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Publication numberUS3964582 A
Publication typeGrant
Application numberUS 05/492,260
Publication dateJun 22, 1976
Filing dateJul 26, 1974
Priority dateJul 26, 1974
Also published asCA1035221A1, DE2532201A1
Publication number05492260, 492260, US 3964582 A, US 3964582A, US-A-3964582, US3964582 A, US3964582A
InventorsRoland J. Mitchell
Original AssigneeWallace-Murray Corporation
Export CitationBiBTeX, EndNote, RefMan
External Links: USPTO, USPTO Assignment, Espacenet
Fan drive hydraulic coupling
US 3964582 A
Abstract
A fan drive structure for the cooling system of an internal combustion engine. A drive disc rotates within a housing cavity having a silicone oil therein. The housing carries a fan. The improvement comprising coating the sides of the drive disc with a polyphenylene sulfide material. The material coating functions as an anti-friction and bearing surface.
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Claims(6)
What is claimed is:
1. A shear type hydraulic coupling adapted for use in the cooling system of an internal combustion engine, a housing having a cavity therein containing a shear fluid, a drive disc adapted to be rotated by an engine, said drive disc positioned within said cavity to transmit torque from the disc through the shear fluid to the housing, the housing adapted to carry a fan, a portion of the sides of said drive disc being contiguous to at least a portion of the interior surfaces of said housing cavity, the improvement comprising, a polyarylene sulfide material coating on at least a portion of the sides of said drive disc.
2. The coupling of claim 1 wherein said material includes a filler.
3. The coupling of claim 2 wherein said filler is glass beads, glass powder, glass fibers, polytetrafluoroethylene powder, Molybdenum sulfide powders, TiO2 powder, metallic particles, or asbestos fibers.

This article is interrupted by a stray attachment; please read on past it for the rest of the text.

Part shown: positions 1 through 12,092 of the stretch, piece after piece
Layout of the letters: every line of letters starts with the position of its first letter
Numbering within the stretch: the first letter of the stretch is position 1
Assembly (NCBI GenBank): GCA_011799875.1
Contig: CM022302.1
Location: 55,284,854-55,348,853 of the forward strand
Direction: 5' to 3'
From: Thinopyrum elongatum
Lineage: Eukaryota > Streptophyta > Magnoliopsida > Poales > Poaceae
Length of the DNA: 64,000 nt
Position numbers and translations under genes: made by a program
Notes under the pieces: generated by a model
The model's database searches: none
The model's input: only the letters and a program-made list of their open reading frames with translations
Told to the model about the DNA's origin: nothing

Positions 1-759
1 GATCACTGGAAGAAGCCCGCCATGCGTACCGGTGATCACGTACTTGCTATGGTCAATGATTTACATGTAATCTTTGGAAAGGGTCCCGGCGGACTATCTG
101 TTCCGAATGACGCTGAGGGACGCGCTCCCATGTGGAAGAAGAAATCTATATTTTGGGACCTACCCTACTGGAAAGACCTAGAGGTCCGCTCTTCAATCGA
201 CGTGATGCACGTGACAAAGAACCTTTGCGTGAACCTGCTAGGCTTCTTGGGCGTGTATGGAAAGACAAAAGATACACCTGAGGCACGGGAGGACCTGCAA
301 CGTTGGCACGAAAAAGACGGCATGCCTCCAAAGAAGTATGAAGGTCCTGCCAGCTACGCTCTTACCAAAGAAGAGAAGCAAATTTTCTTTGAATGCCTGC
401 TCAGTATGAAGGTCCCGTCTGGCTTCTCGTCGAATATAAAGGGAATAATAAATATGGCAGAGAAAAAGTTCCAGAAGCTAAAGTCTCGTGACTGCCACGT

4. The coupling of claim 1 wherein said material is polyphenylene sulfide.
5. The coupling of claim 2 wherein said material is polyphenylene sulfide.
6. The coupling of claim 3 wherein said material is polyphenylene sulfide.
Description

This invention relates to a fan drive structure particularly adapted for the cooling system of an internal combustion engine. In such engines, it is the practice to place a fan adjacent the radiator with the coolant liquid, usually water, passing through the motor and to the radiator where the air is driven therethrough by the fan causes the coolant to give up its heat prior to the next travel through the engine. In this manner, the temperature of the engine is maintained lower than would otherwise be the case. A variety of fan configurations and fan drives have evolved, one type of which has gained increasing popularity in recent times, and to which this invention is concerned, is a so-called shear-type fluid coupling.

In a shear-type fluid coupling, the fan is secured to a housing and the housing has a cavity at least partially filled with, for example, a silicone oil. A drive disc fits into the cavity and the drive disc is coupled to the internal combustion engine. The fan speed is a function of the force or torque transmitted through the silicone oil from the drive disc to the housing, the silicone oil being the only connection whereby such torque may be transferred. The degree of coupling and accordingly the fan speed is quite often a function of the temperature of the oil or the temperature of some valve mechanism or element associated with the oil. The capacity of a given size fan drive is proportional to the viscosity of the oil and to its thickness, as well as the shear area and the mean radius of the area. Such shear-type fluid couplings are well known in the art and examples are illustrated by the following U.S. Patents, assigned to the assignee of this invention: U.S. Pat. Nos. 3,053,363; 3,155,209; 3,194,372; 2,963,135; and 3,007,560.